Published September 21, 2012
FORT WORTH, Texas – A man accused of repeatedly stabbing a friend in 1984 after she rejected his romantic advances, then leaving her body to be found by her mother beside a blood-soaked bed, was convicted of capital murder late Friday by a Texas jury and sentenced to life in prison.
Ryland Shane Absalon, 45, was accused of stabbing 18-year-old Ginger Hayden more than 50 times in her family's Fort Worth apartment. Prosecutors alleged that he confessed two years later during a drug-treatment program, yet he wasn't charged until about 25 years later after the case was re-opened and DNA evidence was tested.
Absalon lowered his head as the verdict was read, and his wife began crying. She ran out of the courtroom sobbing loudly as the judge read the sentence of life in prison, which was automatic because prosecutors didn't seek the death penalty.
Hayden's relatives cried quietly in the courtroom.
Investigators said Hayden was attacked in her bed with a kitchen knife. She was found on the floor when her mother went into her room, wondering why her daughter's alarm clock kept ringing on what would have been the teenager's second day of college. She had dreams of becoming a physical therapist.
"I'm relieved that they finally put him away," her mother, Sharon Hayden Harvey, said after the verdict. She said she has thought about the brutality of the crime every day, but "now that he's in prison, I can let it go."
Defense attorney Gary Udashen declined comment after the verdict.
During closing arguments earlier Friday, Udashen said Absalon falsely confessed because he was pressured and abused at the drug-treatment center and believed everything he said would be kept confidential. He argued that some of Absalon's DNA was found in Hayden's apartment because the teens were former high school classmates and neighbors who would hang out.
Udashen reminded jurors that DNA found under Hayden's fingernails, as well as on a quilt and a sock, matched an unknown man. The attorney also noted that a rash of murders of attractive young women in the mid-1980s in Fort Worth prompted police to form a task force.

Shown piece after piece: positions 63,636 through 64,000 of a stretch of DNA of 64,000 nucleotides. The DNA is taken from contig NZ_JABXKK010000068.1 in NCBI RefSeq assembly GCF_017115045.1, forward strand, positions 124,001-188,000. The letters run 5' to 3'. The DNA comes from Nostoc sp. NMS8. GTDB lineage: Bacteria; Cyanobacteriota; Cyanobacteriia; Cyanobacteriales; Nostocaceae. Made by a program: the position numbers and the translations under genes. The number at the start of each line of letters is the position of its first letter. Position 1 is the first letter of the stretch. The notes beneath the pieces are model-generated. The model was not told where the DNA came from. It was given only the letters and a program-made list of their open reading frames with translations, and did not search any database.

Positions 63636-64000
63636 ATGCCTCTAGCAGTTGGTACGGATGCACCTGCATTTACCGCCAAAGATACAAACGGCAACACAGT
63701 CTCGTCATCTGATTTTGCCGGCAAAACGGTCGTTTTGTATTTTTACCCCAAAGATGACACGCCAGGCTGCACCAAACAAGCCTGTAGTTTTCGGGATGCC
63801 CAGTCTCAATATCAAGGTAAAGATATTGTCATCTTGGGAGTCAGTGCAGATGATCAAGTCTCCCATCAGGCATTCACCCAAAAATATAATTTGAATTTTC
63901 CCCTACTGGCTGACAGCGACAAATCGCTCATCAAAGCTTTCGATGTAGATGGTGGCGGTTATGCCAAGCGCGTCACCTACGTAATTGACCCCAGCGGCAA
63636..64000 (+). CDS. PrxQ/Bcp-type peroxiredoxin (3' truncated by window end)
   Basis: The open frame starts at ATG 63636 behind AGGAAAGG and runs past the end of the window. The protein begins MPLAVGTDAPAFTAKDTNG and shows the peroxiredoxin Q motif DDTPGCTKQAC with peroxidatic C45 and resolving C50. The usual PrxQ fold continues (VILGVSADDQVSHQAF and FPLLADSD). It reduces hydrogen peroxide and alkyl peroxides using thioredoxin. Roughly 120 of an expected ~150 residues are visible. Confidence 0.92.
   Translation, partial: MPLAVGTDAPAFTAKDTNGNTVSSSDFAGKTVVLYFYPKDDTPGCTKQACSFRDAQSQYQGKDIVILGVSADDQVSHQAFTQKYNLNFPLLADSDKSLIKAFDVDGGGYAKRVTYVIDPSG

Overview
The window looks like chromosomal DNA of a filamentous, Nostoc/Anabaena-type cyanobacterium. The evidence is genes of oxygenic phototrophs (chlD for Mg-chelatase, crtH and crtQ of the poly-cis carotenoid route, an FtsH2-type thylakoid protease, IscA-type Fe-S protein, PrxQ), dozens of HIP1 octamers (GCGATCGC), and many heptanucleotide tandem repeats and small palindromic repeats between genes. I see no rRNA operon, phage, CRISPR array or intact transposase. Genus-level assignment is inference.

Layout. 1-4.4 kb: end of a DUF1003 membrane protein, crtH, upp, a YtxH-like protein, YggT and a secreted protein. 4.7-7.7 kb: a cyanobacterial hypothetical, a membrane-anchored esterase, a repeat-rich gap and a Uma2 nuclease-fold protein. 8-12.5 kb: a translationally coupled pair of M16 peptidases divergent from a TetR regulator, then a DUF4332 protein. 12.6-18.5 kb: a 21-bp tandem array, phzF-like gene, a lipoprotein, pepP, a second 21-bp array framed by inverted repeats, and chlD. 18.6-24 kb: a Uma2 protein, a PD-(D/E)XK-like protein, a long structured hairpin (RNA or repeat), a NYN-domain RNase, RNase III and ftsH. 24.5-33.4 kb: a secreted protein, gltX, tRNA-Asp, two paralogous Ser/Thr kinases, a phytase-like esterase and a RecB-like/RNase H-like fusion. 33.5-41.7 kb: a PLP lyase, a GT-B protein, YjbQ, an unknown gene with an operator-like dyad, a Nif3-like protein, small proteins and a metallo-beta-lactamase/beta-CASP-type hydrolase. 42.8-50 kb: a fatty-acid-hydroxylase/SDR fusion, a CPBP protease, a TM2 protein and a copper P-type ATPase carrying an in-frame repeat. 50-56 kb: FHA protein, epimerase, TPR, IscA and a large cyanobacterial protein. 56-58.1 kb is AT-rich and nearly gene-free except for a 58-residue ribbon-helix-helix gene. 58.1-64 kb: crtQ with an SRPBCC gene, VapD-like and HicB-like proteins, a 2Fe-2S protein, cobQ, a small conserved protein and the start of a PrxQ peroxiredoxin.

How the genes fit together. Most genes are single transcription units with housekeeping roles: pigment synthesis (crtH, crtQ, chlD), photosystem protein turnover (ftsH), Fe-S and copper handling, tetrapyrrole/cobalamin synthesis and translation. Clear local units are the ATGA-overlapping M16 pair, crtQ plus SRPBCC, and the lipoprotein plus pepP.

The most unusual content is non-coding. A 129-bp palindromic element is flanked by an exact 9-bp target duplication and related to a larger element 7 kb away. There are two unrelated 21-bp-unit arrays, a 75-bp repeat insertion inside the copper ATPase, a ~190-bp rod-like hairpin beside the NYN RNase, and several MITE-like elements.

"It won't help Ginger or her mother for police to stop looking for her killer," Udashen told jurors, adding that it "does not appear to be the crime of a 17-year-old kid."
Absalon was arrested in 2010 at his home in Sierra Vista, Ariz., where he was working as a welder and living with his wife and young child. News of his arrest prompted some former participants in the drug-treatment program to tell police about his confession -- more than two decades after they'd been told that everything said at the center must remain confidential.
One former participant testified that about two years after Hayden's murder, Absalon said in a group therapy session in the drug treatment program that he fatally stabbed a young woman when he was high on heroin.
Prosecutors said Absalon's 1986 confession in the treatment program supported the evidence and included details that only the killer would know: that he took a knife from the victim's kitchen, hid in the closet until she went to sleep and then stabbed her on the bed.
Absalon told another participant that he killed Hayden because he was angry that she only wanted to be friends after he told her that he wanted a romantic relationship, according to testimony. The Fort Worth Star-Telegram reported that one witness testified during the trial that Absalon said nobody would find out because he covered it up too well, washing his hands and cleaning up in the bathroom. Prosecutors said he used socks as gloves.
Absalon's DNA was found in the bathroom on a towel and bloody sock, and a piece of wood from the knife that killed Hayden also was found on one of the socks, according to testimony.